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White House fights Catholic Church subpoena on birth control

U.S. President Barack Obama bows his head in prayer during the Easter Prayer Breakfast held in the East Room of the White House in Washingto
U.S. President Barack Obama bows his head in prayer during the Easter Prayer Breakfast held in the East Room of the White House in Washingto

By David Ingram

WASHINGTON (Reuters) - The Obama administration has gone to court to try to block a subpoena from the Roman Catholic Archdiocese of New York seeking White House documents about the government's requirement of insurance coverage for birth control.

The subpoena requesting documents from President Barack Obama and his senior advisers would be burdensome to fulfill, the administration said in a lawsuit filed in U.S. District Court for the District of Columbia.

Citing U.S. Supreme Court precedent, the suit also argues that civil subpoenas of the president's executive office are inappropriate except in extraordinary circumstances.

The lawsuit was filed on Thursday and released on a court website on Friday.

Religious organizations, individuals and corporations have filed scores of suits to block a planned mandate that employers generally include coverage of contraception in health insurance plans they offer workers.

Though the mandate has some exceptions for religious employers, the New York archdiocese, one of the largest in the United States, said it expected to incur nearly $200 million each year in penalties if it refuses to comply.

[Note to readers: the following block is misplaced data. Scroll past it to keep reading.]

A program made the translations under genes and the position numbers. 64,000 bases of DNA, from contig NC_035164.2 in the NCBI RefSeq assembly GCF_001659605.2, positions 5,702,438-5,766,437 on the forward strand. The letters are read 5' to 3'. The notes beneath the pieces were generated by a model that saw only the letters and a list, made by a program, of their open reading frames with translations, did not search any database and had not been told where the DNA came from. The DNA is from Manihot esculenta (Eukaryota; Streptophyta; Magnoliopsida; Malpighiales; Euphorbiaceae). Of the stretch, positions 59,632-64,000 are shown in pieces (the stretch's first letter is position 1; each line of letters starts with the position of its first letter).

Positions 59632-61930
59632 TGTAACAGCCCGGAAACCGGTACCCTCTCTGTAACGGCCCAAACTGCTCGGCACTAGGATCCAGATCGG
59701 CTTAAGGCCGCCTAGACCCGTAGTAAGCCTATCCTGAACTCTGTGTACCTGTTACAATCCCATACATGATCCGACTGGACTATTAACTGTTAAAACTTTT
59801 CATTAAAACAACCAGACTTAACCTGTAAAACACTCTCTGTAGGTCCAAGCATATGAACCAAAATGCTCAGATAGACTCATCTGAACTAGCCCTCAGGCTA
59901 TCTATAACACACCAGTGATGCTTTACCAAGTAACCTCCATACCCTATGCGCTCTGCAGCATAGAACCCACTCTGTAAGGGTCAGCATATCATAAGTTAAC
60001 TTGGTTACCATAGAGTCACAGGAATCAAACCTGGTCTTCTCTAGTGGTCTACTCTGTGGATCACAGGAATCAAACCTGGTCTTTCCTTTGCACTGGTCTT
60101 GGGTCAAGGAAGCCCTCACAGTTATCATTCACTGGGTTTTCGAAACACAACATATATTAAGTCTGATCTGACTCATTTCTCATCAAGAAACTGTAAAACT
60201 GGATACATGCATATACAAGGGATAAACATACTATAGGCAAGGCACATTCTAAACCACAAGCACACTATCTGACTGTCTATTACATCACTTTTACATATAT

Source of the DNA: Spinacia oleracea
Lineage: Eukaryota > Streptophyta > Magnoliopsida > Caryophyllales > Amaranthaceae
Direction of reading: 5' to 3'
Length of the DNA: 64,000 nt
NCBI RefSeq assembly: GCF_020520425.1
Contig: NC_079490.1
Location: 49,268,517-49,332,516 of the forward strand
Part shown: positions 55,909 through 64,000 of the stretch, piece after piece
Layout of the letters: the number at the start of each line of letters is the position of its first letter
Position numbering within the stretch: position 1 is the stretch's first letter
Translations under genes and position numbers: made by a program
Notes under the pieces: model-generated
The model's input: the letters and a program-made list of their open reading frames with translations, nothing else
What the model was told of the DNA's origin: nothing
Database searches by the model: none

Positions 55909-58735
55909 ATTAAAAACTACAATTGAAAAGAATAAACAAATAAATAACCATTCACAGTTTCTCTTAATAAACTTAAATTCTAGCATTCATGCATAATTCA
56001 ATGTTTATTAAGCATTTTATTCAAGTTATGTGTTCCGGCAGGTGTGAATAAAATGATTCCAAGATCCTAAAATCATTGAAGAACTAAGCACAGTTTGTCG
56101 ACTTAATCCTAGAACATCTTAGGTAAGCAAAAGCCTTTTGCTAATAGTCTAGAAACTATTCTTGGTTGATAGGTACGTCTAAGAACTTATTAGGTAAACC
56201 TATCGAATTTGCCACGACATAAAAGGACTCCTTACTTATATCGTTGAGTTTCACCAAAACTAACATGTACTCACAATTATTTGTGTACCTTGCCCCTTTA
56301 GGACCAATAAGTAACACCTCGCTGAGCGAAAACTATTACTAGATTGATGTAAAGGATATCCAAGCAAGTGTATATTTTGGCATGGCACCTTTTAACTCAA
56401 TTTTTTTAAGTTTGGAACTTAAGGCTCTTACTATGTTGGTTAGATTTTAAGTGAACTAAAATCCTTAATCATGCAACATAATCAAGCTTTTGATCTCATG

The Catholic Church teaches that artificial birth control is sinful because it violates natural law.

A judge in Brooklyn federal court allowed an archdiocese lawsuit over the mandate to move forward in December, over the administration's argument that it was premature.

A lawyer for the archdiocese declined to comment on Friday on the administration's court action.

Obama has been trying to negotiate a settlement of the highly charged dispute, which pits advocates for women's health against those who say a mandate would violate the religious freedom of employers who oppose birth control.

A version of the mandate released in February would not apply to churches and other places of worship even when they operate schools and social services.

It would apply to others, including religiously affiliated nonprofit groups. But in those cases, it calls on private insurers to cover contraceptives through separate plans for employees, not through the employer's group plan.

The mandate was part of the 2010 healthcare law championed by Obama and congressional Democrats.

The Justice Department is representing the White House in the subpoena fight. A department spokeswoman had no immediate comment.

(Additional reporting by Roberta Rampton; Editing by Xavier Briand)

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